Bill description: House Bill 145 would prevent additional private non-governmental organizations from joining the Public Employee Retirement System of Idaho.
Analyst’s note: Under existing statutes, non-governmental entities are allowed to join the state pension system, and they have. These include the Idaho Education Association, Idaho School Boards Association, Association of Idaho Cities and Idaho Association of Counties. Current law is not explicit about which non-governmental organizations can be part of the state pension system, except in the definition of an employer, which reads: “‘Employer’ means the state of Idaho, or any political subdivision or governmental entity, provided such subdivision or entity has elected to come into the system. Governmental entity means any organization composed of units of government of Idaho or organizations funded only by government or employee contributions or organizations who discharge governmental responsibilities or proprietary responsibilities that would otherwise be performed by government. All governmental entities are deemed to be political subdivisions for the purpose of this chapter” (Idaho Code 59-1302(15)). House Bill 145 would change the definition to say that only employers who are in compliance with the regulations for a governmental retirement plan as put forth by the IRS can join the system from and after the effective date of the bill. IRS regulations largely prohibit private organizations from joining governmental retirement plan.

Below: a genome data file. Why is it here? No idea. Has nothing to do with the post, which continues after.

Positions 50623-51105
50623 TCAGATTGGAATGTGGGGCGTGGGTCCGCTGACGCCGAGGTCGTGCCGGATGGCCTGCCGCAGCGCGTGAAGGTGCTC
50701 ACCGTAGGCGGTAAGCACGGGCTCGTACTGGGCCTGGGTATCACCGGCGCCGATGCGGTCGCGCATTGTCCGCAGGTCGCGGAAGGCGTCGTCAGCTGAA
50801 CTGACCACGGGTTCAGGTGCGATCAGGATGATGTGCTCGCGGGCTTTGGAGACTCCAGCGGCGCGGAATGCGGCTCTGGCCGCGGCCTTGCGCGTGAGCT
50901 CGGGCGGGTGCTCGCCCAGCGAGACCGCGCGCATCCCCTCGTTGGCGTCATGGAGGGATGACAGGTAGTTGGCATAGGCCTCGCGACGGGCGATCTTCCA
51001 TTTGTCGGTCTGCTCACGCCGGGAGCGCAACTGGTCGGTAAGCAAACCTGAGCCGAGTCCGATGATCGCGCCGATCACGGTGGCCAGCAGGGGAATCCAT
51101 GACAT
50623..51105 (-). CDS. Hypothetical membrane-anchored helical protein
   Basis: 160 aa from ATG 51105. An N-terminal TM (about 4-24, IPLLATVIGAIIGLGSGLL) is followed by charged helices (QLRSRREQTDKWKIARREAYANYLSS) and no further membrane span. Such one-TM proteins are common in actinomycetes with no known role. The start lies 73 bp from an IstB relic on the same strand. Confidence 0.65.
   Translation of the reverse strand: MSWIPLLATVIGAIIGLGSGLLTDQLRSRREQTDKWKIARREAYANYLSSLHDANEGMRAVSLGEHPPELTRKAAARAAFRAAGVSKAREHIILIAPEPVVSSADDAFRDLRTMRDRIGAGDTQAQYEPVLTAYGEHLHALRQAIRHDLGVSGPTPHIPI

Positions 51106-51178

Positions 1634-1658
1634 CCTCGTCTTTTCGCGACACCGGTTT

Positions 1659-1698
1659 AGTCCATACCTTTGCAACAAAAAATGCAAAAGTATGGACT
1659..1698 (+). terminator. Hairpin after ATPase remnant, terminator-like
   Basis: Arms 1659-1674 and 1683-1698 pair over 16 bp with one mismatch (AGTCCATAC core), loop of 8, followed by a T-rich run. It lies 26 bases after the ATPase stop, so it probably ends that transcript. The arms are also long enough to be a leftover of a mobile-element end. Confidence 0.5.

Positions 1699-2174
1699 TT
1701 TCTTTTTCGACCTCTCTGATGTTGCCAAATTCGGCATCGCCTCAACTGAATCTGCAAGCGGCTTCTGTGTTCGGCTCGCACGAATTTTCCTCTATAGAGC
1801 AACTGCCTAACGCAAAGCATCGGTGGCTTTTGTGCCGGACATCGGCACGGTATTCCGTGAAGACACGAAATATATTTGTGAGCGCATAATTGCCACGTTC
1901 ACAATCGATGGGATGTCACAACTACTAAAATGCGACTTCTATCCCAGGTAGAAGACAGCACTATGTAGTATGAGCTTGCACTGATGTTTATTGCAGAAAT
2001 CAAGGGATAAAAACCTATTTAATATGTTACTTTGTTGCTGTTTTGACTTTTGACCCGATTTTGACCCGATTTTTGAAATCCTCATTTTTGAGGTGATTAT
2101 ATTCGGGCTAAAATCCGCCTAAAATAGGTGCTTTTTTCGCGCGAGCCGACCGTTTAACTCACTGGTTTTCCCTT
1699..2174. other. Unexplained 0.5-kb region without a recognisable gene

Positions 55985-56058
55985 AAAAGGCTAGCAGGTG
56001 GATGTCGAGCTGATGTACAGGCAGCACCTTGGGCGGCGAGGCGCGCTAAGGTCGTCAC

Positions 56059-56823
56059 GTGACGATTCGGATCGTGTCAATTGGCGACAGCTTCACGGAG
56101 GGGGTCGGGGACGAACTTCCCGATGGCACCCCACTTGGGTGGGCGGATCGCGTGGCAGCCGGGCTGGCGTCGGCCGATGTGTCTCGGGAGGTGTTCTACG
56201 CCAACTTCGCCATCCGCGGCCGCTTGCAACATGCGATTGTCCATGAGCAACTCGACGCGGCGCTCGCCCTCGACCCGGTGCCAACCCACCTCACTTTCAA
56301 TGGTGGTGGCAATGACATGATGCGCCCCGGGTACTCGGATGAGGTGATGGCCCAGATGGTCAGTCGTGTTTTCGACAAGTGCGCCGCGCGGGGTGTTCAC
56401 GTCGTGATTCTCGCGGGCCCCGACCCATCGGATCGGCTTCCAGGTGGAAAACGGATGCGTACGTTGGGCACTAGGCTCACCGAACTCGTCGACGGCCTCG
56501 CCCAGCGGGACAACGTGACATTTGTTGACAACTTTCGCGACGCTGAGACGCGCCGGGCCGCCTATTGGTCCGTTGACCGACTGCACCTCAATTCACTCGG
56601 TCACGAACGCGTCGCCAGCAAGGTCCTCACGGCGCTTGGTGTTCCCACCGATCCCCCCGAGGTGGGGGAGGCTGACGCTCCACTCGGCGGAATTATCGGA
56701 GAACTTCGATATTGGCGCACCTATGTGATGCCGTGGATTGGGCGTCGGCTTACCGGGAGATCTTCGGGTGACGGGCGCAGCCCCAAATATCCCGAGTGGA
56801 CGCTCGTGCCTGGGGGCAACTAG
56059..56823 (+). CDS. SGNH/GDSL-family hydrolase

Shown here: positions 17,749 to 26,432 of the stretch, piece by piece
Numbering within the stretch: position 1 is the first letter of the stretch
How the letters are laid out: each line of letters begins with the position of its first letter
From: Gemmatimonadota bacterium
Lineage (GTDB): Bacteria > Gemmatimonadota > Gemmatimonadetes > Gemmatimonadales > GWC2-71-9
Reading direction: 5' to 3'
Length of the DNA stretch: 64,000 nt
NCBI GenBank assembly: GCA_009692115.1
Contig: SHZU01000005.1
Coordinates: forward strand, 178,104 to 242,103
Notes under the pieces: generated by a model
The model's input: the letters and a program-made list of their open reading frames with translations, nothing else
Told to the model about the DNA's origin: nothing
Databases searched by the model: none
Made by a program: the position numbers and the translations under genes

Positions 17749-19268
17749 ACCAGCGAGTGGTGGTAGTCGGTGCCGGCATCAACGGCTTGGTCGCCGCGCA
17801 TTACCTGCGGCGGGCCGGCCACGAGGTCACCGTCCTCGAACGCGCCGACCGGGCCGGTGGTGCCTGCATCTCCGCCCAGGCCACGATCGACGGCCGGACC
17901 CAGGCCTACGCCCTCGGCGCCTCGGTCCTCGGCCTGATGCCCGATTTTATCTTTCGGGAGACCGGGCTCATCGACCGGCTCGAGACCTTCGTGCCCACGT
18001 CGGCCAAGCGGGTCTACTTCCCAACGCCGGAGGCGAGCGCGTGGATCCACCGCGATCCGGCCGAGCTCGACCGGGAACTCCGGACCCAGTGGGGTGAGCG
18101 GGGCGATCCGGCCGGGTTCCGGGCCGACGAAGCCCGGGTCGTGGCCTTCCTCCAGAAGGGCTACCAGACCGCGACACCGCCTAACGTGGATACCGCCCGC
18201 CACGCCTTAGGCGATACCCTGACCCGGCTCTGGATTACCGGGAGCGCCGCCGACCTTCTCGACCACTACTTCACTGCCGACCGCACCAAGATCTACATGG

Does it increase government redistribution of wealth? Examples include the use of tax policy or other incentives to reward specific interest groups, businesses, politicians, or government employees with special favors or perks; transfer payments; and hiring additional government employees. Conversely, does it decrease government redistribution of wealth?
This bill would prevent additional private organizations from joining PERSI. It would not impact the organizations already in the system, which remains an issue for the Legislature to address in the future. (+1) Update: This bill was amended 3/15 and this analysis was updated 3/16 to reflect this.
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